In a poem reflections on an unfortunate experience may evolve into an awakening to a brighter, inclusive insight. Mary Oliver's poem "The Black Snake" moves from thoughts of the "terrible weight" of death, occasioned by the accidental death of a black snake, to an awareness of a " brighter fire." The poem begins:
When the black snake
flashed onto the morning road
and the truck could not swerve--
death, that is how it happens.
In the poem's conclusion, death has its reprieve:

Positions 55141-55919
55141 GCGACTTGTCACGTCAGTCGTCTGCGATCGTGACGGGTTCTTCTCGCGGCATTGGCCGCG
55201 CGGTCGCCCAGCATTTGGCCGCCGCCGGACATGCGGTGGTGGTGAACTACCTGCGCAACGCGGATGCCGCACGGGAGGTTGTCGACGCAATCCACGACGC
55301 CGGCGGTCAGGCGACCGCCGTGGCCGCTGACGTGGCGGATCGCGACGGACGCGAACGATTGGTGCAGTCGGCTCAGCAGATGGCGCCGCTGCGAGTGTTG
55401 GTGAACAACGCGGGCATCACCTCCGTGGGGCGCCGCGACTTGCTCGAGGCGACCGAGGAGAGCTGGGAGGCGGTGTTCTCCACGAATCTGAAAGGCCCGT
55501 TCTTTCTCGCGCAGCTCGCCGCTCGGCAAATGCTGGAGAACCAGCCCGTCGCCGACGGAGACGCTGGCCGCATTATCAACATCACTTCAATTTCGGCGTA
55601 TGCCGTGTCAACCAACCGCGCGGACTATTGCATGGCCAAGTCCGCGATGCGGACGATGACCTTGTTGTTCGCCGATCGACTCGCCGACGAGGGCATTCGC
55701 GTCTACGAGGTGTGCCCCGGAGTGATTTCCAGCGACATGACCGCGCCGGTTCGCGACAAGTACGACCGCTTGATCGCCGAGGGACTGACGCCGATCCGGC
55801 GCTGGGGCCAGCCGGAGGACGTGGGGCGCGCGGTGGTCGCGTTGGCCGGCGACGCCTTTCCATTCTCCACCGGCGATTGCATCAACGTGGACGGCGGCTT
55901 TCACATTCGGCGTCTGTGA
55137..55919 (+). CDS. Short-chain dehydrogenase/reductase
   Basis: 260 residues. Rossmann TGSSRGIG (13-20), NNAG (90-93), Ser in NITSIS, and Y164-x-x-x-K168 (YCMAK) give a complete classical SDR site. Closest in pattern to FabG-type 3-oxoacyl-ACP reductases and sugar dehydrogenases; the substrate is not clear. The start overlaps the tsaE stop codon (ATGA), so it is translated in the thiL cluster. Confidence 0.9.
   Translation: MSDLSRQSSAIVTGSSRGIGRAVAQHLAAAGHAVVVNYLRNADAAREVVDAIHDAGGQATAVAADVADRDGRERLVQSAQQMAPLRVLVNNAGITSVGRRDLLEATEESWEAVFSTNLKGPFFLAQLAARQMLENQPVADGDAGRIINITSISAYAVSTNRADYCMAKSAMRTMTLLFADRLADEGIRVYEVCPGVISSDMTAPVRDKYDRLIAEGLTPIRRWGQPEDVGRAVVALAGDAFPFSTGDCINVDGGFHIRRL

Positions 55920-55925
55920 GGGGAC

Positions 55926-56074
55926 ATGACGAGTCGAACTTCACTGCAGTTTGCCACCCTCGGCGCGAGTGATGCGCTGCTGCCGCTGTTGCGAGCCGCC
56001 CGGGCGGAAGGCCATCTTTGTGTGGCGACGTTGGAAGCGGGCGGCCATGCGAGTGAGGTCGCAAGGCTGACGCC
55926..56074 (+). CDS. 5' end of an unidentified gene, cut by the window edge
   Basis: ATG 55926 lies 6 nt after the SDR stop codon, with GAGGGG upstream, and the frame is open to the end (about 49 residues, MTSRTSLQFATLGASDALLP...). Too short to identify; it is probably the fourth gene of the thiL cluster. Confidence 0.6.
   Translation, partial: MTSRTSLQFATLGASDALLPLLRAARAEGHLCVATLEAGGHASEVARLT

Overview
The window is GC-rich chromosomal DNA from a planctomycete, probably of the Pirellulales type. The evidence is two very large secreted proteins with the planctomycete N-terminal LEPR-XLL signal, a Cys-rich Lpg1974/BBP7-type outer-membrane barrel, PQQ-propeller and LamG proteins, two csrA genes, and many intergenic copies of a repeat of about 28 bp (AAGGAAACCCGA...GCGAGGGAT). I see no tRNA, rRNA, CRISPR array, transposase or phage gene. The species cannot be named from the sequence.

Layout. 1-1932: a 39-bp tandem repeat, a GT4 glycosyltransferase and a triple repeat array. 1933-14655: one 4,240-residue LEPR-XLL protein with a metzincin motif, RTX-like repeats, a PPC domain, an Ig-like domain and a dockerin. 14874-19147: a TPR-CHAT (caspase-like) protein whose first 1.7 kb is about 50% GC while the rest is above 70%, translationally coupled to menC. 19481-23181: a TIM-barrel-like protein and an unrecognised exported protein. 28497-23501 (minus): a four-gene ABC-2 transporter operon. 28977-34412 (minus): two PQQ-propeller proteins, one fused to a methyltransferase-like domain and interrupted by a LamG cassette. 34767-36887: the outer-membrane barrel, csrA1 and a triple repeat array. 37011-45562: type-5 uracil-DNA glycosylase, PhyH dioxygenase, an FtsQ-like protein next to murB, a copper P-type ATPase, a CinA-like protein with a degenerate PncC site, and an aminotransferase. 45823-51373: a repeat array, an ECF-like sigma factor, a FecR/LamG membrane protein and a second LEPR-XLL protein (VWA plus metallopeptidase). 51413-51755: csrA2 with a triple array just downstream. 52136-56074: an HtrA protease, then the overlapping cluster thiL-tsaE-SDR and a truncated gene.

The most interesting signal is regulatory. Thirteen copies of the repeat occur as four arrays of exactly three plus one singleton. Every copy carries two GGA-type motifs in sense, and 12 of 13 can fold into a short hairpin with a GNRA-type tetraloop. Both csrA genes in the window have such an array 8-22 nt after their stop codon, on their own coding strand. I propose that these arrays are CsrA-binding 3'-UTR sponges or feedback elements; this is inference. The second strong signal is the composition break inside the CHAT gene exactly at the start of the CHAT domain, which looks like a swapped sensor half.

reason burns a brighter fire, which the bones
have always preferred.
It is the story of endless good fortune.
It says to oblivion: not me!
It is the light at the center of every cell.
It is what sent the snake coiling and flowing forward
happily all spring through the green leaves before
he came to the road.
copyright 1992 by Mary Oliver
NEW AND SELECTED POEMS
The Beacon Press
Neva Herrington is a poet and former educator. She is currently working on a new book of poetry, a collection of short stories, and her memoir. Her inspiration comes from her own experience and the work of other poets.